The definition of middle C, for example, is what the ear accepts as lower than C sharp and higher than B natural, and so on. It could be possible that modes and scales are simply octave divisions of convenience, determined by a mixture of guesswork and musical function. The octave is subdivided into five for a pentatonic scale, or seven for a diatonic scale or mode. A small correction is applied by tuning individual notes, playing and listening until the resulting progression of pitches is pleasing to hear, and expresses a well-defined character. The frequency of a pure sound determined the pitch. An F sharp is slightly higher than an F whereas an E flat is slightly lower than an E.

The stiffness of the wood is a factor that determines the pitch. Although wood has a series of overtones, these overtones are not harmonics. The pitches produced from these overtones are not an integral multiple of their fundamental pitch. This non-harmonicity in wood yields a distinctive tone. For a uniform cross-section middle C bar without undercut, the pitch of the overtone corresponds approximately to F sharp (Flynt 2009). A bar with a uniform cross-section will vibrate with frequency directly proportional to its thickness but inversely to the square of its length. Therefore a bar with half its original thickness will produce half the original pitch whereas a bar with half its original length will produce quadruple the original pitch.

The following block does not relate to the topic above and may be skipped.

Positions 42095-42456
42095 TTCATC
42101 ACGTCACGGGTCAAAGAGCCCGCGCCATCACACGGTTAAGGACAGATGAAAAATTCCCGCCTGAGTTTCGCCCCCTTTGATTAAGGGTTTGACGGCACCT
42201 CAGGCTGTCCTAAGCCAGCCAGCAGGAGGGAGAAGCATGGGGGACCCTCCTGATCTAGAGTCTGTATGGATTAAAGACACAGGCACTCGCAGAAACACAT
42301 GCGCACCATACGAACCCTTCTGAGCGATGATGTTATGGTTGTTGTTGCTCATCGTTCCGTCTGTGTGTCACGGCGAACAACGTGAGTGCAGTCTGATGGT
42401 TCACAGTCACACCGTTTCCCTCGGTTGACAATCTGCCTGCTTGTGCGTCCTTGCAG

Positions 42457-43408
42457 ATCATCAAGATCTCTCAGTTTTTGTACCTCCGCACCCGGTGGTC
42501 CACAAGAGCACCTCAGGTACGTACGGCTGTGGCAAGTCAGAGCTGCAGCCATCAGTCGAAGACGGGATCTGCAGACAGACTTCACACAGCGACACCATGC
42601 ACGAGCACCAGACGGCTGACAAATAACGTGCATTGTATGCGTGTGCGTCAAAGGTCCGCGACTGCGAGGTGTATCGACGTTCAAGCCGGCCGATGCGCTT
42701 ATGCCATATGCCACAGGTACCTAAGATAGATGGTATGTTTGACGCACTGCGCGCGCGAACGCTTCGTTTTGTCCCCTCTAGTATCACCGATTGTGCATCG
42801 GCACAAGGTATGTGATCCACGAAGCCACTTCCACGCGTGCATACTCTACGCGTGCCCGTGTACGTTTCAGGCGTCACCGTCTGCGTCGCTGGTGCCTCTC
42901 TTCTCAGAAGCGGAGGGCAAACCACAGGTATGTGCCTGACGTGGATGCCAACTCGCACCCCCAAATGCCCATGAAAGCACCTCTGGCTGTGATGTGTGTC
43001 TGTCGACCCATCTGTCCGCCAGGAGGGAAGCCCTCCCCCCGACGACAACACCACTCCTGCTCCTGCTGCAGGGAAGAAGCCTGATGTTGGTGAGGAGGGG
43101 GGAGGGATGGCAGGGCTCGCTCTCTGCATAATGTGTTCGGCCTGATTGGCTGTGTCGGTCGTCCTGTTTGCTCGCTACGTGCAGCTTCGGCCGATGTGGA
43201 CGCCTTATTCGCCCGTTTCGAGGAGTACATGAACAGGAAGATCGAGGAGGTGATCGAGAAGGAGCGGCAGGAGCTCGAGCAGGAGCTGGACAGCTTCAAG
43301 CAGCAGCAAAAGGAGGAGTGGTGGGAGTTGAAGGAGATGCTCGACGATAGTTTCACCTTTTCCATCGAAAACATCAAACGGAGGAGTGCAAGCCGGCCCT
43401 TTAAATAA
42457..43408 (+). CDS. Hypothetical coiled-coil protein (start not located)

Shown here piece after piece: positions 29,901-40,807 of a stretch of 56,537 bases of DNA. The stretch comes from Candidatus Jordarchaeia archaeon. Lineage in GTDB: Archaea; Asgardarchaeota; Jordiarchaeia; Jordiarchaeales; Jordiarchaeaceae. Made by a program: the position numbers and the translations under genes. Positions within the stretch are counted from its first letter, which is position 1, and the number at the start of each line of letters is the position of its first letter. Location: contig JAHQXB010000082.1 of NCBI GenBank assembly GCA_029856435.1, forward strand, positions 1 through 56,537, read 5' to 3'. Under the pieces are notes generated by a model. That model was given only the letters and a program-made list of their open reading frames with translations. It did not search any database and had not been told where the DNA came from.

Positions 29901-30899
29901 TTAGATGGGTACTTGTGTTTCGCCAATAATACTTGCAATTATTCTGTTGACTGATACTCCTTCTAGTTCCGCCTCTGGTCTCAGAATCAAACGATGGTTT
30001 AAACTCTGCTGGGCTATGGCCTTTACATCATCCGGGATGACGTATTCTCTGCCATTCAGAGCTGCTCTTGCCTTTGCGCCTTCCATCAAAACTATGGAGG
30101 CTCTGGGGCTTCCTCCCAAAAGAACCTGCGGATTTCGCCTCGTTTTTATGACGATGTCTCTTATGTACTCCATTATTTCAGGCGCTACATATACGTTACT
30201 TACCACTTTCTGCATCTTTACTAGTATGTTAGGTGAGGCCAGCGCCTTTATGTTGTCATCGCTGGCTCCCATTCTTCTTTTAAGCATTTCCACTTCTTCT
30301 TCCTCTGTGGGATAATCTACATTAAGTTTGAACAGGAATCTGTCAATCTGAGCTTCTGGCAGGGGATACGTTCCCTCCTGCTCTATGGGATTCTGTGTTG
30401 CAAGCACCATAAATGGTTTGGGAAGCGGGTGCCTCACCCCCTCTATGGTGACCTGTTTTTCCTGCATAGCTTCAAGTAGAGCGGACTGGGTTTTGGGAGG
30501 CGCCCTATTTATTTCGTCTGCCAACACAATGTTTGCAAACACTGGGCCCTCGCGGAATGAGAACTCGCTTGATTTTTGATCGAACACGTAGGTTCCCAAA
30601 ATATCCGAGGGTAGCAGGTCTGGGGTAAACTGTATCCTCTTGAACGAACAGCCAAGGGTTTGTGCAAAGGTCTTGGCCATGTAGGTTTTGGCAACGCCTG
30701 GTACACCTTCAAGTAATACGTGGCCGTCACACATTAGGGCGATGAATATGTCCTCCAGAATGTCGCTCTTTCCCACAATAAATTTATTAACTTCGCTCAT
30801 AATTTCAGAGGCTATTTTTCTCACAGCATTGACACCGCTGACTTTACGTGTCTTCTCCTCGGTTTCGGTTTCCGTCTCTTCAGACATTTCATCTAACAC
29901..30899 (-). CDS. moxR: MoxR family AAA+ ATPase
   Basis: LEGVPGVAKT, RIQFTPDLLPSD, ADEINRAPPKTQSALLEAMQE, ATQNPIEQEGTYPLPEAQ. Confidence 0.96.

To sharpen or flatten the pitch, a bar can be tuned by grinding on its end or in its thickness. By removing approximately 3% from its length, a pitch can be raised by one semitone. The first overtone of a uniform bar will naturally occur at about 18 semitones (or about 1.5 octaves) above the fundamental pitch. This particular interval happens to be somewhat dissonant when played in chords with other instruments, but it gives the marimba its characteristic type of sound, and is usually satisfactory. The objective of this work is to produce a prototype marimba from kayu malam as similar as possible to the commercial rosewood marimba.


In constructing this instrument, a technique discussed by Flynt (2009), was adapted as a guide. The technique remains the same even though a different material was used in constructing the marimba. A local wood D. maingayi or locally known as kayu malam, was used for constructing the marimba musical instrument. The acoustic properties such as specific dynamic Young’s modulus (Ed/γ), internal friction (Q-1), and acoustic conversion efficiency (ACE) were examined using free-free flexural vibration. The sapwood portions of tree were cut into 120 cm length and 4 cm thickness. Then they were conditioned to air-dry condition in a room with relative humidity of 60% and ambient temperature of 25 C for 3 months prior to testing. The clear, defect-free planks were machined into dimensions of 340 mm (L) x 20 mm (T) x 10 mm (R) for free-free vibration test.